…and the tough past few races for Sahara Force India
On this week’s edition of The Racer’s Edge I managed to catch up with the loquacious Tom McCullough of Doncaster, otherwise known as the Head of Track Engineering for the Sauber F1 Team. Tom joined Sauber late last year after several years on the pit wall with Williams and quickly made his mark. He knew Nico Hulkenberg from his Willliams days, of course, but the rest of the challenge was all new: new country, new people, new methodologies. As I hope you will hear in the interview, Tom is one of those engineers who adapts quickly and loves his craft. It’s no surprise, indeed, that he has helped to convert Sauber’s mundane start to the season into one of the big talking-points of the past few weeks. The only question I didn’t ask, to be sure, is why Williams let him go in the first place – but I guess that’s another subject for another day. I also quiz Sahara Force India’s Chief Operating Officer, Otmar Szafnauer, about his team’s corresponding fall from pace. It’s linked to the mid-season change in Pirelli tyre constructions – but Otmar talks, too, about how F1 needs to retain it’s “unique” quality. “It’s done a good job of this in the past,” he says, “but now is the time to develop that further. F1 faces competition from a lot of other sports and entertainments. If we are going to continue to develop sponsorships for teams up and down the grid, we need to ensure that F1 sustains that ‘unique’ feel.”
I was also able to talk on-line with the brilliantly-talented Englishman, Mike Conway. Back in 2006, Mike seemed destined for F1 stardom. He dominated F3 not only during the season but also with wins at Pau and Macau. Think opponents like Romain Grosjean (and Lewis Hamilton in Formula Renault) and you have an idea of the standards about which we’re talking. His GP2 seasons dragged a little…and suddenly the momentum was lost. Mike turned his attention to IndyCar – and in 2010 he was very lucky to escape with recoverable injuries from a huge accident at Indianapolis. Mike, though, is a fighter who loves his craft just as much as Tom McC above. Despite shaking the US racing fraternity by announcing at the end of 2012 that he was no longer prepared to race on ovals, Mike this year has finally achieved the sort of results worthy of his skills. He scored a win and a third in the two Detroit IndyCar races and he’s just won the last two LMP2 races at Interlagos and Austin in an Oreca-Nissan run by Alan Docking. (Oreca is owned by Hughes de Chaunac, who used to run Martini in the days of Rene Arnoux.) Mike’s versatile, he’s quick, he’s now a globally-successful racing driver who is paid to do something he enjoys – and he’s just bought an old, 1960s VW Beetle, complete with white sidewall tyres and roofrack. Need I say more.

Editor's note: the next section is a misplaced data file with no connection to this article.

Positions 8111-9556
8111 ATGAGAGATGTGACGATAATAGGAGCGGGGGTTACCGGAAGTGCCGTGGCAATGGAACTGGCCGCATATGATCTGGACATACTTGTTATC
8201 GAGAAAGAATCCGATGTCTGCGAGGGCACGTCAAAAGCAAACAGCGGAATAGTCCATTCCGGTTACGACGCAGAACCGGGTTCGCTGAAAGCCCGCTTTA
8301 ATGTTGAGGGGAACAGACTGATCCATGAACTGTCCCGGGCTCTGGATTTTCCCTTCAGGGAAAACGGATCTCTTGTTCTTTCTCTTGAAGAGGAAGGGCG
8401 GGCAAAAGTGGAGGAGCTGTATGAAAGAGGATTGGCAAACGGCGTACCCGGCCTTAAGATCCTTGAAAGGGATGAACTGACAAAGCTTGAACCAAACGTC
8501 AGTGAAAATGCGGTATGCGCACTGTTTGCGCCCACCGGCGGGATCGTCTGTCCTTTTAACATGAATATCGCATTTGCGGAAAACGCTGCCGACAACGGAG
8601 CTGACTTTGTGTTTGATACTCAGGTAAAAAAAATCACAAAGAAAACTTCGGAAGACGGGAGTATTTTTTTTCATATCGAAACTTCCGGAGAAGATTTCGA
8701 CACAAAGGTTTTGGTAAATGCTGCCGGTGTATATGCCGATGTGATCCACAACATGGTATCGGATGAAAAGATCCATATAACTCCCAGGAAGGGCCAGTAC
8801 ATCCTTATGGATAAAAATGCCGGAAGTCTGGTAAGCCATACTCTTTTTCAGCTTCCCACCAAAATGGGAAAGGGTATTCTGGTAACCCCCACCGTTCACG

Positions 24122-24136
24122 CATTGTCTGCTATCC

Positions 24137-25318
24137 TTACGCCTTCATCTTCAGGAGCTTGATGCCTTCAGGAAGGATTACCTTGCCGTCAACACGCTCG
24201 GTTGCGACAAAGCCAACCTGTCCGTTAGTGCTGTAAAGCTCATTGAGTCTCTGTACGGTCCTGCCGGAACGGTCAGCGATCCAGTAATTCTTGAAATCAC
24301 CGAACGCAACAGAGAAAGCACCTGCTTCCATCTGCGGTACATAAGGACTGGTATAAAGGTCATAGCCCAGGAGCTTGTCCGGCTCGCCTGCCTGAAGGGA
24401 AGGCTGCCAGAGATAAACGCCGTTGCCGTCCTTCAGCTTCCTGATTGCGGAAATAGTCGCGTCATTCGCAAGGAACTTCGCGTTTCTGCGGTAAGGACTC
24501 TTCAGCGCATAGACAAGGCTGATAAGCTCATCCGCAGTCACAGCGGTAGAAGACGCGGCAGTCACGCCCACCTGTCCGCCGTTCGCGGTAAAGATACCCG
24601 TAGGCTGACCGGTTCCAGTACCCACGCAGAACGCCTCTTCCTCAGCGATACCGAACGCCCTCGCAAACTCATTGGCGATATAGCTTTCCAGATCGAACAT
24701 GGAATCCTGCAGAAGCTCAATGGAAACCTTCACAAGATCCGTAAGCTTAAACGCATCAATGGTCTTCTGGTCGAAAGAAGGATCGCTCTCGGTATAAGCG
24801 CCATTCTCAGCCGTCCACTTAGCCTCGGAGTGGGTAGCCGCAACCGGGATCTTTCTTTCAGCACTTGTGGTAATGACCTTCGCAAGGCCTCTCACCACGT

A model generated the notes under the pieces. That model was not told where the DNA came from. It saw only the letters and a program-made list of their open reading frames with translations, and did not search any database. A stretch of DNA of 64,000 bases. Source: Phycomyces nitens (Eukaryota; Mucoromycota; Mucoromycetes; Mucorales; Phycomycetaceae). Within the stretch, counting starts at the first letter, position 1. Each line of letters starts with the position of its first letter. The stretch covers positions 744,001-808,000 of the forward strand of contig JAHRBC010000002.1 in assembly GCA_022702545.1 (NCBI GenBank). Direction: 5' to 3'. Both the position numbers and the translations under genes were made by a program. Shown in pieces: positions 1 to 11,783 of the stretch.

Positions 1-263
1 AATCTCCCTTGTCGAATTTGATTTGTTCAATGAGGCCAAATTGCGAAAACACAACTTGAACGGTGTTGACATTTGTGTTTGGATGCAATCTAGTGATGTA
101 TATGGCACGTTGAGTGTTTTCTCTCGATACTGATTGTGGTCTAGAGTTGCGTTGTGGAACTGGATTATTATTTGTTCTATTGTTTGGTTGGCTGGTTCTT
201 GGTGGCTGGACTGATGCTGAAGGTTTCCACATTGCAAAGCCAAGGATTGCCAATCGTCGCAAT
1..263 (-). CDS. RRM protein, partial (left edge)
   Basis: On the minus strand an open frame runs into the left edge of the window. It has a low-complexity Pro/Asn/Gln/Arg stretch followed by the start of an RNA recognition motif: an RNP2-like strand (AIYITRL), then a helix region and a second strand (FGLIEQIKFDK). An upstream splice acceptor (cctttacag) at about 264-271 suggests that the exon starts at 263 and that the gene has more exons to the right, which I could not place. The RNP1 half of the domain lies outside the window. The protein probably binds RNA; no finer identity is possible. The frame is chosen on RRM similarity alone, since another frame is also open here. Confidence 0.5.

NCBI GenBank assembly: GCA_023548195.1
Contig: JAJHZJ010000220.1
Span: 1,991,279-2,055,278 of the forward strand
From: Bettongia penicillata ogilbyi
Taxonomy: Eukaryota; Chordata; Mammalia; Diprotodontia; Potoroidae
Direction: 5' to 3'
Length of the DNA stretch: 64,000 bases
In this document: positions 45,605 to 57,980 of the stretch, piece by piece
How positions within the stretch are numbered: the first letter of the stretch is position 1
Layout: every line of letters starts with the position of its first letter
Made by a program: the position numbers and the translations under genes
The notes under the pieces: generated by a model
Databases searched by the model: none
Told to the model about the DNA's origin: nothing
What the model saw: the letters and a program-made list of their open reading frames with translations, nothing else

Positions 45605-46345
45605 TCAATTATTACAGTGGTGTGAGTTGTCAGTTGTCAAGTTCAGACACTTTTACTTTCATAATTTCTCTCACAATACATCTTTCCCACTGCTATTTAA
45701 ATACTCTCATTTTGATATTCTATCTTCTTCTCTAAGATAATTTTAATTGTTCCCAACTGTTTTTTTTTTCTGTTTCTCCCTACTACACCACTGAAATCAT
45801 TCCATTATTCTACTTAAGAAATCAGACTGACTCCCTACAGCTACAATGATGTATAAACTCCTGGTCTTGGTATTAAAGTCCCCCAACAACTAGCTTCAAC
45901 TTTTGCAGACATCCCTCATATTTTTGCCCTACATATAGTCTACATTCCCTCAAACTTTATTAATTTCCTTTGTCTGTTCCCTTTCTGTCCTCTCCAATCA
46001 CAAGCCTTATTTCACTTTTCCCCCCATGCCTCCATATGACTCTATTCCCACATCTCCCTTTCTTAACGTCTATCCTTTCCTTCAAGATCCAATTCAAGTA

Episode 32 of The Racer’s Edge. Enjoy.
Perfil de Peter Windsor:
Born in the UK (1952) but raised in Sydney, Australia, Peter became Press Officer of the Australian Automobile Racing Club (AARC) at the age of 17 and played an active role in the organization of the famous Warwick Farm circuit near Liverpool, Sydney.
Peter joined Williams full-time in 1985 as Manager of Sponsorship and Public Affairs but switched to Ferrari in 1989 to manage their UK F1 facility. He then returned to Williams as Team Manager in 1991, winning both the Constructors’ and Drivers’ World Championships.After moving to the UK in 1972, Peter wrote for Competition Car magazine and was appointed Sports Editor of Autocar magazine in 1975. He went on to win five international awards for his writing, including Sports Reporter of the Year and Feature Writer of the Year. In 2013 he has also been awarded the Gold Medal of Imola by the Lorenzo Bandini Trophy Committee for his services to motor sport. Peter quickly diversified into F1 driver and team management, working with Frank Williams from 1978 onwards (developing Williams’ new Saudi sponsorship) and with drivers Carlos Reutemann and Nigel Mansell. Reutemann went on to finish runner-up in the 1981 World Championship and Mansell to win the title in 1992. Today he works closely with the world’s pre-eminent driver coach, Rob Wilson.
Peter was Grand Prix Editor of F1 Racing magazine from 1997-2009 and today is that magazine’s Senior Feature Writer and Columnist. He also writes for the BRDC Bulletin, AutoSport (Japan), the Goodwood magazine and presents his own, weekly, on-line chat show, The Racer’s Edge in association with F1 Racing magazine.
Peter Windsor en:
Canal de Youtube (The Racer’s Edge): http://www.youtube.com/peterwindsor
F1 Racing: Web: http://www.f1racing.co.uk
Twitter F1 Racing: @F1Racing_mag
Agradecemos a Peter Windsor por su colaboración en HolaQueretaro.com